Former Florida governor and U.S. Senator Bob Graham wants the United States to reopen investigations into some of the past activity by Saudi Arabia in the wake of a shooting that killed three and injured several others Friday at the Pensacola Naval Air Station.
Graham was chairman of a committee that investigated the deadly 9/11 attack on the World Trade Center and has spent the last few years fighting to gain access to FBI records involving a prominent Saudi family that mysteriously fled their home and possessions in a gated Sarasota subdivision just a few days before the Sept. 11, 2001 attack.
He strongly believes the airplane hijackers who flew into the Trade Center were helped by Saudi Arabia.
Graham, in a telephone interview Monday, said he believes President Donald J. Trump should be called upon to order a thorough investigation “and no longer be in the business of protecting the Saudis.’’
Mohammed Alshamrani, 21, a second lieutenant in the Royal Saudi Air Force, was shot and killed after he pulled out a gun and shot Naval officers in a training classroom.
Alshamrani is among some 5,000 foreign military students from various countries who are currently being trained on American military bases.
The foreign students are subjected to background checks but officials remain uncertain whether the shooting was an isolated incident or a broader conspiracy.
Graham says the major unanswered questions remaining from investigations of the 2001 attack involve the role played by the Saudis and why U.S. officials have conspired to cover it up.
If the Saudis are part of a broad conspiracy, it should affect the way the United States deals with the country and other nations in the Middle East, Graham said.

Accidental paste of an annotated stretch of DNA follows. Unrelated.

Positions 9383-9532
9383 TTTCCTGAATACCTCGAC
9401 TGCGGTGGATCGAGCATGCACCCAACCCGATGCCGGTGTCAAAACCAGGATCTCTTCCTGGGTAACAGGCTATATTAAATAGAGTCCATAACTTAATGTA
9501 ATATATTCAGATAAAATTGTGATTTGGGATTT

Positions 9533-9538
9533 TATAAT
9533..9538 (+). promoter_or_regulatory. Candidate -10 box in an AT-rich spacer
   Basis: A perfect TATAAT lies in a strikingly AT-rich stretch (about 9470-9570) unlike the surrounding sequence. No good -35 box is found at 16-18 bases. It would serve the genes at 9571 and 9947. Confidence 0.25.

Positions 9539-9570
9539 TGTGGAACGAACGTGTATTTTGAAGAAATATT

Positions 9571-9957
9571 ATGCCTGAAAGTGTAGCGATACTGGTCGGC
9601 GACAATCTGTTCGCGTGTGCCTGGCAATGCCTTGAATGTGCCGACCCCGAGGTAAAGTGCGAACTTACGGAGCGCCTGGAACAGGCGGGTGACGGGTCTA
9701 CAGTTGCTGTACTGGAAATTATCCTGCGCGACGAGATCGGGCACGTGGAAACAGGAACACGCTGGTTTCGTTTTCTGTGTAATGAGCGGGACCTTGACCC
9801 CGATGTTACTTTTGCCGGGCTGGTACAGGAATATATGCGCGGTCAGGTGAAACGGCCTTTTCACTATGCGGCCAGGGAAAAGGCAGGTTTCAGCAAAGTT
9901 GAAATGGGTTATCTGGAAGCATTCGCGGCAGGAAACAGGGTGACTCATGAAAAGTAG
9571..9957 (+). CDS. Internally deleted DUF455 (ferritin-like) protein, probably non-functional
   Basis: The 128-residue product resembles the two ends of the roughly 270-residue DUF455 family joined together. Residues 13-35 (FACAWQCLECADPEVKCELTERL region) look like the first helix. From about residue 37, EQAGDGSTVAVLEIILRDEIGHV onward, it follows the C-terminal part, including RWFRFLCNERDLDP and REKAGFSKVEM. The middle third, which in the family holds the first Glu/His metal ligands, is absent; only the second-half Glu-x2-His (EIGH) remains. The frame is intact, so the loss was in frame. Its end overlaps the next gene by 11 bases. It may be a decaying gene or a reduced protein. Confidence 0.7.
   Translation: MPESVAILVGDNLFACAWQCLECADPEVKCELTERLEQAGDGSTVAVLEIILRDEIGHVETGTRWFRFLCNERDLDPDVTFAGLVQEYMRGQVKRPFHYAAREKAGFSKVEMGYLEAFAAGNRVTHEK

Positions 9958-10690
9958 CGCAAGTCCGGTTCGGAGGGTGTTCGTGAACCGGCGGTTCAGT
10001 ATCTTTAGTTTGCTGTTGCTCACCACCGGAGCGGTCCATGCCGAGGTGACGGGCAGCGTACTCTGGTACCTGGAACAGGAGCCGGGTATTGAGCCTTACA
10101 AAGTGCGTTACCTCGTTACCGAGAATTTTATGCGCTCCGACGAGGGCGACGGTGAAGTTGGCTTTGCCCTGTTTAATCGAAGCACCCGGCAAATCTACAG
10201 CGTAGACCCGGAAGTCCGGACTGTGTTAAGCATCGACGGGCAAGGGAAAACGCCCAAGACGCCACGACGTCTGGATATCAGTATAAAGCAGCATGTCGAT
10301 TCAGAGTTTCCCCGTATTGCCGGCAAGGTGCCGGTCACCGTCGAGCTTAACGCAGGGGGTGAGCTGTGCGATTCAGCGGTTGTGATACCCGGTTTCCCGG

Investigators need to collect all the facts on the latest attack in Pensacola and “take appropriate action to protect our military personnel and demonstrate we are capable of treating Saudi Arabia as a state of questionable alliance with the United States.’’
If an investigation finds that the Saudi effort coincides with what we found 15 years ago, it will dramatically change the relationship between the United States and the Saudis.
One thing is certain, Graham said: “The current president has changed our relationship from one of toleration to one of enthusiastic embrace, and a sword dance as his first foreign relationship.’’ Graham referred to Trump’s official visit to Saudi Arabia as his first foreign trip as president.
Graham, a Democrat, also believes the country should elect a new president “who can view the Saudis through untainted glasses.”
Graham was Florida’s governor from 1979 to 1987 and served in the U.S. Senate from 1987 to 2005.
He now heads The Bob Graham Center at the University of Florida and has written several books. He lives part of the year in Gainesville and part in Miami Lakes.
Graham’s push for a closer look at the Saudi government earned him an interesting confrontation with FBI agents in 2011.
He and wife Adele were detained by senior FBI officials after landing at Dulles National Airport on their way to visit relatives for Thanksgiving.
Two FBI agents who met the plane escorted the Grahams to a nearby FBI office where Sean M. Joyce, then the second in command at the FBI, urged Graham to forget about his attempt to pursue further investigations into the Saudis.
Graham says the agent insisted the FBI had done a thorough job of investigating the 9/11 attacks despite the fact that no report on the Saudi family living in Sarasota was ever given to the congressional commission investigating the 2001 events.
The FBI has refused to let Graham talk to an agent who actually interviewed witnesses at the Sarasota development and traced contacts between the family and some of the hijackers and will not release its records.
A lawsuit filed against the FBI in an effort to obtain the records has languished in federal court for years.
A South Florida federal judge recently ordered some documents released, but withheld key records on the Saudis.
The 9/11 attack was in the year 2001. In an earlier version of the story, the year in some instances was incorrect. It has has been fixed and we are sorry.